Until recently, one of the biggest myths in science was that all dinosaurs have been extinct for the past 65 million years. But thanks to new fossil discoveries that filled in our knowledge about avian dinosaurs, we now know that only some dinosaurs went extinct following an asteroid collision with Earth – others survived and gave rise to the birds we live with today.
To figure out how this evolution occurred, researchers in Chile carried out a strange but fascinating experiment in 2016. They manipulated the genes of regular chickens, causing them to develop tubular, dinosaur-like fibulas on their lower legs – one of the two long, spine-like bones you'll find in a drumstick.
In avian dinosaurs such as the Archaeopteryx, the fibula was a tube-shaped bone that reached all the way down to the ankle. Another bone, the tibia, grew to a similar length alongside it.
As evolution progressed through to a group of avian dinosaurs known as the Pygostylians, the fibula became shorter than the tibia and sharper and more splinter-like towards the end, and it no longer reached the ankle.
While modern bird embryos still show signs of developing long, dinosaur-like fibulae, as they grow, these bones become shorter, thinner, and also take on the splinter-like ends of the Pygostylian bones, and never make it far enough down to the leg to connect with the ankle.
Researchers, led by João Francisco Botelho from the University of Chile, decided to investigate how this transition from a long, tubular fibula in dinosaurs to a short, splinter-like fibula in birds actually came to be.
They achieved this by inhibiting the expression of a gene called IHH or Indian Hedgehog (seriously), which saw their chickens continue to grow the long, dinosaur-like fibulae that originated in their embryonic form.
In doing so, the team discovered something bizarre. Regular bone development sees cell division and therefore growth halt in the shaft long before the ends stop growing, but in modern chickens, the growth of the fibula halts first at the ends.
This means the fibulae of modern chickens are actively blocked from reaching the lengths of their ancient relatives' bones.
Publishing their observations in the journal Evolution in February 2016, the researchers suggested that the early maturation of the lower end of the fibula in modern chickens is prompted by a bone in the ankle, called the calcaneum.
"Unlike other animals, the calcaneum in bird embryos presses against the lower end of the fibula," the team explained in a press release at the time. "They are so close, they have even been mistaken for a single element by some researchers."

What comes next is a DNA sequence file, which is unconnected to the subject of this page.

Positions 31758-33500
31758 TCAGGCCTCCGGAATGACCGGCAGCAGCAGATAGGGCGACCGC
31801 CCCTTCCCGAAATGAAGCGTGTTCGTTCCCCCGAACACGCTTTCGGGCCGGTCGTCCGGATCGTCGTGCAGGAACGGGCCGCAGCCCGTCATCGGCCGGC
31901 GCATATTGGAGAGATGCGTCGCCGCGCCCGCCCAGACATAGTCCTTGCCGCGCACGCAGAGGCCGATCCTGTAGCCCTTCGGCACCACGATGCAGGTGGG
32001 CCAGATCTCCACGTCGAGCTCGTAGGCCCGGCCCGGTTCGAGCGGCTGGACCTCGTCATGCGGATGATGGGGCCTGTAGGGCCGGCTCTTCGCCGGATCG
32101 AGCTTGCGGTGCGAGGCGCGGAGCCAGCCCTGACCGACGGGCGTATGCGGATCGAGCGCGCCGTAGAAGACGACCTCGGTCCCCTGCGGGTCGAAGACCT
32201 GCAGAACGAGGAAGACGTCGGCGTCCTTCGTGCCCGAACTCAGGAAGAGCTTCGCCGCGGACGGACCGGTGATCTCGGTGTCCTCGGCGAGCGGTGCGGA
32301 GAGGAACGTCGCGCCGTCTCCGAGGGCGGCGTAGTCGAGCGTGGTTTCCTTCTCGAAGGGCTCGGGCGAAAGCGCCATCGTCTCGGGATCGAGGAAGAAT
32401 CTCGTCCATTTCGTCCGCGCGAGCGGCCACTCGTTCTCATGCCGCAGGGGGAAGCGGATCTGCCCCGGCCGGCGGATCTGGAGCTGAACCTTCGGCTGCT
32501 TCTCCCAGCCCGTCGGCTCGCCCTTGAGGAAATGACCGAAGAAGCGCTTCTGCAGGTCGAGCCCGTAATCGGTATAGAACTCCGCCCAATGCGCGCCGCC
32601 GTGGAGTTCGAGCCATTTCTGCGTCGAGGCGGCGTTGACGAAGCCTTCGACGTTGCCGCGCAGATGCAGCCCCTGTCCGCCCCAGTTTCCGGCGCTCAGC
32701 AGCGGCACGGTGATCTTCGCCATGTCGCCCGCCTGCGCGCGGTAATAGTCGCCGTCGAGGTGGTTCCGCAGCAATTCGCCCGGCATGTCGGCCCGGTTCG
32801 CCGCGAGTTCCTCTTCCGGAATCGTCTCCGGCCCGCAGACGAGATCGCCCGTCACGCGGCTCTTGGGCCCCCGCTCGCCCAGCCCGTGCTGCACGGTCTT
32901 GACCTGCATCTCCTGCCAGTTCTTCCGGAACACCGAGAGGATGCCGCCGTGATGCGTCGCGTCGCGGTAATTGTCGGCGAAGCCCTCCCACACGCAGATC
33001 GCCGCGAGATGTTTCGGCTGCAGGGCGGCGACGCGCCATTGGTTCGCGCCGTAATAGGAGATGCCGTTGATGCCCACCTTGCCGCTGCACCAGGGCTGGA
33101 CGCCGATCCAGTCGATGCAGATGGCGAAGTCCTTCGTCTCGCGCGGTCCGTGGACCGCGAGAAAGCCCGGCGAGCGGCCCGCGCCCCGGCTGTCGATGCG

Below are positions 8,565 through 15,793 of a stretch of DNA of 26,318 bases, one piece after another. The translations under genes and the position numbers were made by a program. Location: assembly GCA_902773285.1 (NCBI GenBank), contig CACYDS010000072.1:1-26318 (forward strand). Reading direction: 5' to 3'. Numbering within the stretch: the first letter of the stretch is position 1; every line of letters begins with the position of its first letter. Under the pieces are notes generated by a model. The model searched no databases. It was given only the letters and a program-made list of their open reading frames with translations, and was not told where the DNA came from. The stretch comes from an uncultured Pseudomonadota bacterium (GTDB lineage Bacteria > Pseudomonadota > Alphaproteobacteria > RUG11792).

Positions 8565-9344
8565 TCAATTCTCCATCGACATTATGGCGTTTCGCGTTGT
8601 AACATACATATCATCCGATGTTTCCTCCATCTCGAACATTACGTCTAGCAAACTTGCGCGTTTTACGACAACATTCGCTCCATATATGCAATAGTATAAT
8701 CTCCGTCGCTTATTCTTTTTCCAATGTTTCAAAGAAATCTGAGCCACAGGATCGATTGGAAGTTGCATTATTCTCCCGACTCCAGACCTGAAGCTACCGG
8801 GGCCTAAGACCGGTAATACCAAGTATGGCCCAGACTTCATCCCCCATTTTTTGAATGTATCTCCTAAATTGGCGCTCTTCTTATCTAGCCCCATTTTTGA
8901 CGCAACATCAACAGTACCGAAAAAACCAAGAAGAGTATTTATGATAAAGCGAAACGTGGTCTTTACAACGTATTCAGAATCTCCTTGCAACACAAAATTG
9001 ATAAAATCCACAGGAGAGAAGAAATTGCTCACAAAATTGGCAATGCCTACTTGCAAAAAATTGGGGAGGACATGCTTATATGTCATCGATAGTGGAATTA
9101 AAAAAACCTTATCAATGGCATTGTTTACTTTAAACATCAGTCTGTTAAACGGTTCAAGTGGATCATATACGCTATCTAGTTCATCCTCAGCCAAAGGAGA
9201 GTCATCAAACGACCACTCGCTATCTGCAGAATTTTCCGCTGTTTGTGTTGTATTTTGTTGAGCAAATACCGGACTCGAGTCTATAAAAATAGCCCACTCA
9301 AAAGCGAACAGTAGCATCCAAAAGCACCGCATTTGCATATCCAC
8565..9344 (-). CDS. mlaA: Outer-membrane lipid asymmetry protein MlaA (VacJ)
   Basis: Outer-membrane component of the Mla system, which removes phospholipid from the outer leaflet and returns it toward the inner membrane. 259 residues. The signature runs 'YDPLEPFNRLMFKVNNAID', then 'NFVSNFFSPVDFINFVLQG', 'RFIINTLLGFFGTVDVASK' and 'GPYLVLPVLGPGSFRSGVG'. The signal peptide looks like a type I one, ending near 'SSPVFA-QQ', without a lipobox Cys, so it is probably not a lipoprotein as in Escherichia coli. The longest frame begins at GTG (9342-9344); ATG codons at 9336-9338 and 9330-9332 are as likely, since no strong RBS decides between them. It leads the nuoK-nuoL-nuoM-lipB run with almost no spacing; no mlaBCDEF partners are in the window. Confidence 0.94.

The team suggested that in regular chickens, interactions between the calcaneum and the end of the fibula result in signals that are similar to the ones that prompt the bone shaft to stop growing, preventing the fibula from reaching anywhere near the ankle bone.
But when the Indian Hedgehog gene was turned off, the calcaneum strongly expresses the gene Parathyroid-related protein (PthrP), which allows for growth at the ends of bones. This caused their chickens to grow long fibulae that connected with the ankle, just like they would in the Archaeopteryx.
"Experimental downregulation of IHH signaling at a postmorphogenetic stage led to a tibia and fibula of equal length," the team wrote in the report. "The fibula is longer than in controls and fused to the fibulare, whereas the tibia is shorter and bent."
Unfortunately, the 'dino-chickens' did not make it to the hatching stage, but the point of the research wasn't to raise them into adulthood but to figure out the biological processes that led to the transition from dinosaur legs to modern bird legs.
"The experiments are focused on single traits to test specific hypotheses," one of the team, Alexander Vargas, explained. "Not only do we know a great deal about bird development, but also about the dinosaur-bird transition, which is well-documented by the fossil record. This leads naturally to hypotheses on the evolution of development, that can be explored in the lab."
This wasn't the first time dinosaur traits have been 'recreated' in modern chickens. In 2015, the same team achieved the growth of dinosaur-like feet on their chickens, and a separate team in the US managed to grow a dinosaur-like 'beak' on its chicken embryos.
Watch below to see how lead researcher and renowned paleontologist, Jack Horner, managed to do it:
The research was published in Evolution.
A version of this article was first published in March 2016.